In 2009 Gillian Robespierre made a short film called Obvious Child. It was somewhat of a stand against what she perceived as misrepresentation of unplanned pregnancy and abortion in mainstream cinema. Robespierre stated at the time that she felt "disenchanted with the representation of young women's experience with becoming pregnant". She's got a good point and many agreed so she decided to write and shoot a feature length version. Jenny Slate reprises her role from the short film and, as much as I didn't always like her character, she does a fantastic job of it. It's a tough subject, especially within the realms of comedy because whether you agree with abortion or not, it's just not a very nice subject. However, it is a very normal thing, a way of life and it has been for many hundreds of years, Robespierre and Slate really are telling it how it is. Never is the subject treated without respect though, the characters acknowledge and are clearly effected by the situation. There are times where Slate's character is beyond annoying and it is very easy to dislike her and her behaviour but this also highlights the fact that she isn't ready for motherhood, it wouldn't be fair on either her or her child. The message here is two mistakes don't make a right and at the end of the day, it's no one's decision but that of the woman in that situation. There really isn't a bad guy in this scenario, just a very ordinary and unfortunate situation that hundreds of thousands of people find themselves in at one point or another. It's not great but it happens, the idea that woman use abortion as a form of contraceptive is of course ridiculous, unwanted pregnancy comes from a mistake both a woman and man make at the same time and it is wrong that it is always the woman who is victimized. Obvious Child doesn't lay blame with anyone as such, it points out a mistake, that is all. How the main characters deal with it is rather wonderful, it may seem like it's in the worst possibly taste but this is quite a sweet love story. Rites of passage comes in all shapes and sizes, not only is this an intelligent alternative to the usual mainstream nonsense but it's also a really good exploration of change and maturity. It's a gusty film with big cojones and I applaud it for what it stands for and what I believe it has achieved. However, I just didn't like the humour or Jenny Slate's character. I didn't like the fact she was a stand-up comedian, I hated the scenes where she spat out her humourless routine to a room full of coffee drinking cardboard cut-outs and the fact she had no money but still afforded to live in an expensive area of Brooklyn. The strength of the film is in its realism, this realism is almost shattered by all the unrealistic and synthetic looking ideas. Maybe it had to be somewhat abrasive to give the film the impact it required, and I love what they've done, I just hated the details, which I think were important and sadly overlooked.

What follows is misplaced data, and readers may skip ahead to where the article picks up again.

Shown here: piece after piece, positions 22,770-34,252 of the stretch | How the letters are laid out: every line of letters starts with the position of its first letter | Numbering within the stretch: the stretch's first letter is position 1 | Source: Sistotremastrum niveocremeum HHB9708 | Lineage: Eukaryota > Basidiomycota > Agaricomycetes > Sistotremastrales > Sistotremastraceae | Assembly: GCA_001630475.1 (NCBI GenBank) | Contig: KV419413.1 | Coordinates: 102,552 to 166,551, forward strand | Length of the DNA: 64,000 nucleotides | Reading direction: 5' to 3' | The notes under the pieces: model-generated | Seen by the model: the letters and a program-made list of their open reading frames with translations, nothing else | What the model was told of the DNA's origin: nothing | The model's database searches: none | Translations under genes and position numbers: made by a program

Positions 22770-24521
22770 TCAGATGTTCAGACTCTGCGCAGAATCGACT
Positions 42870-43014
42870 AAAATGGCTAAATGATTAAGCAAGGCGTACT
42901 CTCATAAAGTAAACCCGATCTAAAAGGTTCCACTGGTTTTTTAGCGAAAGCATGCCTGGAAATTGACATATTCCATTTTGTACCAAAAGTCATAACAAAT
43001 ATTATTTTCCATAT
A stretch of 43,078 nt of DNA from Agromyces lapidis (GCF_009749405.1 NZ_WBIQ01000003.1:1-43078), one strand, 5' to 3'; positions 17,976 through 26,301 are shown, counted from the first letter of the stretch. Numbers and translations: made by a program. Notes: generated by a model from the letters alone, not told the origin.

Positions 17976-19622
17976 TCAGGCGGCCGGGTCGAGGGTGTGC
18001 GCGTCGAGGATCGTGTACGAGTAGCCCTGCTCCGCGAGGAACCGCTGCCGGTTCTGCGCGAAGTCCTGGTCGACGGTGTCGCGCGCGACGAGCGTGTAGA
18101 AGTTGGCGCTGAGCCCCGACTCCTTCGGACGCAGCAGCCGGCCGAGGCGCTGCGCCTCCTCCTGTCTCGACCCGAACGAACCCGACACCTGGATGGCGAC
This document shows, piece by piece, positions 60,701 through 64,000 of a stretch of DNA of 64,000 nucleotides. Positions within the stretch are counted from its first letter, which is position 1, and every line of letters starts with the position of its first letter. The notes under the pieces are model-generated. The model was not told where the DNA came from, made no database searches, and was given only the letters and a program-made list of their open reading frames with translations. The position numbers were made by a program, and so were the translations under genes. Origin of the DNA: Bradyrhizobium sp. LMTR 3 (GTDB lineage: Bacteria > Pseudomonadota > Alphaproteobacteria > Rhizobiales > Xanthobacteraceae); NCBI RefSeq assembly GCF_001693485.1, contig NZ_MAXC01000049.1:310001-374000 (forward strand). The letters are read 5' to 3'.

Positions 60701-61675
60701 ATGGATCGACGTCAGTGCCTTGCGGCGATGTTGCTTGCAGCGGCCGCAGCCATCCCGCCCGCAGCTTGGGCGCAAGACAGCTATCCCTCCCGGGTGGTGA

Wednesday, 27 April 2016